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dave obee When a politician raced a car

By Dave Obee

In 1908, just like today, Victoria's city hall was concerned about traffic on our streets -- although it would be hard to imagine a member of today's city council sprinting through Beacon Hill Park in a race against a car.

That's what happened in June 1908, when Ald. Anton Henderson got out of a car that had been plodding along at the speed limit, a breathtaking eight miles an hour. Henderson "dismounted from the machine in which he was riding and did a 150 yards dash, but got so far ahead that he was forced to sit down and wait till the party caught up with him," the Daily Colonist reported the following day.

Had Henderson been in a vehicle, he surely would have been charged with breaking the city's law about speeding. That was, after all, the issue that brought everyone to the park in the first place.

Six local drivers, all members of the Victoria Automobile Club, were trying to make the case that the speed limits -- eight miles an hour in the park, 10 miles an hour outside it -- were not reasonable. To prove their point, they collected the mayor, the council members, and four city officials from city hall for a quick tour.

Well, not that quick. There were limits on how fast they could go, and the six drivers -- identified in the Colonist as W.L. Challoner, Joseph Sayward, Col. Hall, A.E. Todd, T.W. Paterson and W. Moore -- were determined to stick within those limits to prove their point.

The Colonist said the drivers wanted to prove that the limits made driving "slow and uninteresting."

On the way to Beacon Hill Park, "none of the members of the council showed signs of fright or asked to be allowed to get out and walk." After the eight-mile-an-hour loop around the park, the newspaper said, "no bearings were reported overheated and each machine was in excellent condition."

The six drivers argued for the principle of "common danger" determining the speed limits. In other words, the state of the traffic would regulate the speed.

The council members were not impressed, promising to consider the matter further at some future date.

It is possible they did not expect many more vehicles to hit our streets. After all, most of the people in town who could afford one had already made their purchase.

Just five years earlier, Dr. E.C. Hart had started tooling about in his Oldsmobile, considered to be the first vehicle in regular service in Victoria. By 1908, the local automobile club had 80 members, all of them owners of vehicles.

A few days after the tour through Beacon Hill Park, the auto drivers went to a meeting of Victoria city council to press their case.

Challoner, a jeweller, said the issue had become a concern because the police had been arresting drivers for speeding. Those speeders, he said, had not been the owners of private cars, but rather cars for hire. He said he had owned a car for several years, and had never heard of a private driver going too fast -- although he admitted that at times, the speed limit had been passed.

Challoner said that the police should give consideration, when making arrests, to those who had been speeding in less-populated areas, and therefore less likely to cause harm.

He had another suggestion, one that was breathtaking in its simplicity. If the city wanted to catch speeding cars, he said, the city would have to buy a car for its police to drive.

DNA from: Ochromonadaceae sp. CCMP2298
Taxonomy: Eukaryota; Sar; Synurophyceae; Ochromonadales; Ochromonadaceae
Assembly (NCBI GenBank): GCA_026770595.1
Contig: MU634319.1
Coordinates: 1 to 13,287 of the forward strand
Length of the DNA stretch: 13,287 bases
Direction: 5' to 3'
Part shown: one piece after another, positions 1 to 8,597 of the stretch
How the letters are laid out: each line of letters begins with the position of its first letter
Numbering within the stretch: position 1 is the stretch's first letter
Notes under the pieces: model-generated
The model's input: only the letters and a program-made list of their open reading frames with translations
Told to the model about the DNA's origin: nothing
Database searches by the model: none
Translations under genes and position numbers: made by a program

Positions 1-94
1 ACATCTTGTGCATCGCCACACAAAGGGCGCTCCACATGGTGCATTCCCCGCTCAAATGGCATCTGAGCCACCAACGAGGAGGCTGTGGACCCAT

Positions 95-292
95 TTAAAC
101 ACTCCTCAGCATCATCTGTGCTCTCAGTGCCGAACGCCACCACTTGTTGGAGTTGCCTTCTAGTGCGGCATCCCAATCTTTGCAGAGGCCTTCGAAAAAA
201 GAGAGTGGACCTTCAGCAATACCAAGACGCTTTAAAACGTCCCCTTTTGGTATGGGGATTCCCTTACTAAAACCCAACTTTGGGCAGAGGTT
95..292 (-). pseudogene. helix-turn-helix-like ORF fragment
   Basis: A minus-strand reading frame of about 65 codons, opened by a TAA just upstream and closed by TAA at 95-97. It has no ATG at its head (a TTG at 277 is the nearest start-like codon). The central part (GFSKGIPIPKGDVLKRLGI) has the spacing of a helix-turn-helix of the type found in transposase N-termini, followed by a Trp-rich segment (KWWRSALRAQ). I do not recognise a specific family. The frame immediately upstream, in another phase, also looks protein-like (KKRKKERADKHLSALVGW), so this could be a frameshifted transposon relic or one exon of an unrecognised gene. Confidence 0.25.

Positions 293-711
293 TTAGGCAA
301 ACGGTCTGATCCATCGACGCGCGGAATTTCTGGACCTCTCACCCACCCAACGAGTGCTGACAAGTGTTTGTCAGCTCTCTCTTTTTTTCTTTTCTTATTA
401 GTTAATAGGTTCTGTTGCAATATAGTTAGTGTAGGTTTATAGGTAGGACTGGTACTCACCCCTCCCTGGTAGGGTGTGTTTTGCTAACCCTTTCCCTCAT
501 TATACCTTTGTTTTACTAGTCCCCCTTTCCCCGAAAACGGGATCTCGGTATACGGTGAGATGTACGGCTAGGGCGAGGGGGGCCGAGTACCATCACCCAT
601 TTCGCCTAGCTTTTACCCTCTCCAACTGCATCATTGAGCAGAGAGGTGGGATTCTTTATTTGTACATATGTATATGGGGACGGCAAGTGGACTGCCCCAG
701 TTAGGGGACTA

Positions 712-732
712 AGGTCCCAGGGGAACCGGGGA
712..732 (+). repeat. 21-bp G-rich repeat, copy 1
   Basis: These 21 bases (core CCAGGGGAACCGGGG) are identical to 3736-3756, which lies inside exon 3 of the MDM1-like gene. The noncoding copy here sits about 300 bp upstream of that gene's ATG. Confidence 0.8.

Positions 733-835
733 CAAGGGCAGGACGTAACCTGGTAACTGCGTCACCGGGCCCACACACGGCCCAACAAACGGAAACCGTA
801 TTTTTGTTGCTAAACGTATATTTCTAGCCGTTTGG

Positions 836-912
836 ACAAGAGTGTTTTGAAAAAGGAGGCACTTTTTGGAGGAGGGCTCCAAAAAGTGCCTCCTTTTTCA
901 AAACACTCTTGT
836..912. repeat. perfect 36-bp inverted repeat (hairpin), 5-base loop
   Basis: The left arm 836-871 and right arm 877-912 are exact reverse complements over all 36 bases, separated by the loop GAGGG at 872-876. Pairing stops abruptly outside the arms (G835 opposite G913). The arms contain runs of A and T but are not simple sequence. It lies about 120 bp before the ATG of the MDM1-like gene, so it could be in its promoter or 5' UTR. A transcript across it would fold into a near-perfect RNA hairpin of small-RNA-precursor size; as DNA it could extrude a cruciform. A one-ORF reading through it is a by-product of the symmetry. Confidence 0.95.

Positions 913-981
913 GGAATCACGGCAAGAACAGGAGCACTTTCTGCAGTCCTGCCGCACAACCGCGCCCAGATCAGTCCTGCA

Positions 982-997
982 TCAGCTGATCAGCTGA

He argued that the speed limit on Dallas Road, from Beacon Hill Park to the Ross Bay Cemetery, should be 15 miles an hour.

Concerns about motor vehicles were also raised in Oak Bay, which had passed a bylaw that imposed a $15 tax on vehicles for hire. Now, the council was talking about setting a speed limit, especially because of the hotel traffic on Oak Bay Avenue.

"Our friends in motor cars might as well understand that they are not by any means deeply loved in this or any other community," the Daily Times said in an editorial.

"In most cases it must be admitted there is no substantial reason for this animosity. The average car driver is just as careful of the rights and persons of unfortunate pedestrians as the driver of any other vehicle.

"The difference between the case of the driver of an auto-car and the driver of any other kind of vehicle is that the first has great mechanical power at his command and can utilize that power, if he is so minded, to attain greater speed than is safe for either himself of any animate object he may encounter in his mad career, while the speed of other carriages is limited to the natural capacity of a horse, an ass or an ox."

The Times declared that drivers of motor vehicles found it almost impossible to avoid the temptation, once the "powers of locomotion are placed in his hands," to go as fast as possible, and to boast about it afterward.

"In the rural districts of Canada and of other countries the auto is by general consent voted a nuisance. It is a demon in the eyes of the superstitious, or nervous, farmer's horse. It frightens him into madness, with the result that his driver is frequently left upon the roadside and his vehicle scattered in fragments along the highway.

"The auto man, with a fine scorn for the feelings alike of men or women or of horses, acts as though he believed such incidents merely a joke in the day's travel."

The Times editorial said there was no reason for an auto driver to travel at 20 miles an hour rather than 10 -- and reminded readers that cars were banned entirely from Prince Edward Island.

That's changed, with speed limits everywhere higher. And these days, not many politicians are willing to race a car.

Posted June 15, 2008


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